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I've just tried again, so i can post the warning message it gives me.
After it sets up my network for dhcp - it says it going to set up my partitions... or it's looking for partitions. here's what it tells me:
"Device /dev/sdb has a logical sector size of 2048. Not all parts of GNU Parted support this at the moment, and the working code is HIGHLY EXPERIMENTAL."
I have 2 gigs of ram, so i guess that's what the 2048 is. I have no problem re-installing windows... i have everything backed up, and a Windows disk... so when i hit continue - to try installing anyway - it freezes at 36 or 38 percent.
My system is, a Dell Precision Workstation 370
P4 3.2 HT
2 G RAM
200 G HD
ATI Radeon X1950 XTX
Creative Soundblaster Live! 5.1
This morning, I partitioned the drive - into two 100 G drives... and Windows XP Pro is installed on one of them. I wouldn't mind installing Linux on the other 100... but I intended to have Linux as the only OS.
The 2048 refers to the partition sectors of your hard disk. Do you know enough about partitioning to try the manual partition in the install? If so, create a new partition map, and make sure it doesn't format any of the new partitions with a 2048 sector size. If in doubt, input a 1024 sector size - but the default should be acceptable.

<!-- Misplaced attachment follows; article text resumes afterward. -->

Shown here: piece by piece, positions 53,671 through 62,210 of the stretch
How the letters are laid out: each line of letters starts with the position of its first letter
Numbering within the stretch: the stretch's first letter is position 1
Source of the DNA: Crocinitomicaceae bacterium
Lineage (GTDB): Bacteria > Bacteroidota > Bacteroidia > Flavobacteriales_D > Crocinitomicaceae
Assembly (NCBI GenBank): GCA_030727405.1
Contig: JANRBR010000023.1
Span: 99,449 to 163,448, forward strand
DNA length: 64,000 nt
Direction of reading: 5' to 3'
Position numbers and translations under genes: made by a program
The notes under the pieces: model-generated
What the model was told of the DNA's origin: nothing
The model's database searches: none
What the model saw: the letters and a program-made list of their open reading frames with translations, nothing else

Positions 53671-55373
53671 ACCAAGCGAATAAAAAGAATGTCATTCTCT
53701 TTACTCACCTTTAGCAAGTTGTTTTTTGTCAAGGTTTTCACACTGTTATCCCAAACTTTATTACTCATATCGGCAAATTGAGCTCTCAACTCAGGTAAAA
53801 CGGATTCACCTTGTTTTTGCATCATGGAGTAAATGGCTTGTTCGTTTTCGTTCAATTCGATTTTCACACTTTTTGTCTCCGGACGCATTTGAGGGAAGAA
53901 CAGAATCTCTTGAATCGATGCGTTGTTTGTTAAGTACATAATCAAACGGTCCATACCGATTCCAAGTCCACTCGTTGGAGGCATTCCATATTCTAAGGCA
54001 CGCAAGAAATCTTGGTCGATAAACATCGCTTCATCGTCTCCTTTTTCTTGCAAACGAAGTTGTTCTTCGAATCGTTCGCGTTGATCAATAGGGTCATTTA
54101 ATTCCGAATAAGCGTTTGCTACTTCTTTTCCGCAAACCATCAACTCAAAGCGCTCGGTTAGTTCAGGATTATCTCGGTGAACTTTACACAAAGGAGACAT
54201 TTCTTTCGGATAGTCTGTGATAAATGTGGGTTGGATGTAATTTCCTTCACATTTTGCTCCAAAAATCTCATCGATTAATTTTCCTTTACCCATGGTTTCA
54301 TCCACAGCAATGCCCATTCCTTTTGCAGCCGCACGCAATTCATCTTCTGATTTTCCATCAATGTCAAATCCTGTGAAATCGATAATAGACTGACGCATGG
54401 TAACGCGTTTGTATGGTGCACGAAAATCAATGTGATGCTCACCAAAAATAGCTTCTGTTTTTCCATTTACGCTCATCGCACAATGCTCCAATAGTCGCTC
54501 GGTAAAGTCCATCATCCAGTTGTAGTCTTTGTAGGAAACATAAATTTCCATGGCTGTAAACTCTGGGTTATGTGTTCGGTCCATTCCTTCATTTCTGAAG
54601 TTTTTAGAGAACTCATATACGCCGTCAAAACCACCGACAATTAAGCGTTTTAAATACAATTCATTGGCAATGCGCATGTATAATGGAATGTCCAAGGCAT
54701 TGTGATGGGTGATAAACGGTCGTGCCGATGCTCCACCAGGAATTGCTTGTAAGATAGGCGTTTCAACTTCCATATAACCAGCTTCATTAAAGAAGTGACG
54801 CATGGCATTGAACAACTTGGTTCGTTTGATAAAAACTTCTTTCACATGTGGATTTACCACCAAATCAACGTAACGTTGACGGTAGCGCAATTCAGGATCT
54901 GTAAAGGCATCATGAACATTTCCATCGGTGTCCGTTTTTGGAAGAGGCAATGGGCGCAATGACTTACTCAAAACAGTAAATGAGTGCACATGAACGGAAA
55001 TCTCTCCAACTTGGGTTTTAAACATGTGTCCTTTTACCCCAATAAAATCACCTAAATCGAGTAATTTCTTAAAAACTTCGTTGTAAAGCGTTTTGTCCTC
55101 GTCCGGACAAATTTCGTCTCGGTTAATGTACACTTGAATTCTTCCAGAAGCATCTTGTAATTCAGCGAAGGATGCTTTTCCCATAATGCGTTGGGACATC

There are plenty of partitioning howto's on the net. You will need at least a "/" root partition, and a 'swap' partition (the swap should be double your physical ram size, but it cannot exceed 2 gb size - you can, however, make 2 or more swap partitions)
i dont know what you're talking about... i know what partitions are - but i'm never prompted for that. it configured my network for dhcp - and then it told me that i had a logical 2048 - but there weren't any options to it.... i could continue, or go back to the network setup.
Ok, it looks like the partition manager that the install wants to use is "GNU Parted" but it can't deal with the partitions you created on the disk.
So, in the live cd, before you begin the install, open a terminal (Applications --> Accessories --> Terminal), and run the command 'fdisk /dev/hda'. If that doesn't work, try 'fdisk /dev/sda'.
Then you'll be given a prompt. From there, there are many guides to help you partition your disk for a linux environment. If you need help with the commands, like it says on the bottom, type 'm'. If you want to remove windows, it's as easy as removing the partition for it. You might actually need to remove all your partitions to solve the problem with GNU Parted.
You will need at minimum, two partitions to run Ubuntu Studio, or any linux distro, comfortably. One large linux partition, formatted as either ext3 or reiserfs (reiserfs being newer) and mounted as "/", the root partition, and a small swap partition - usually double the size of your physical ram, but smaller than 2 GB (you can have multiple swap partitions, not just one).
Some hints with fdisk - press 'p' to show your current partitions, press 'd' to delete a partition, 'n' to add a partition, and 'w' to finish.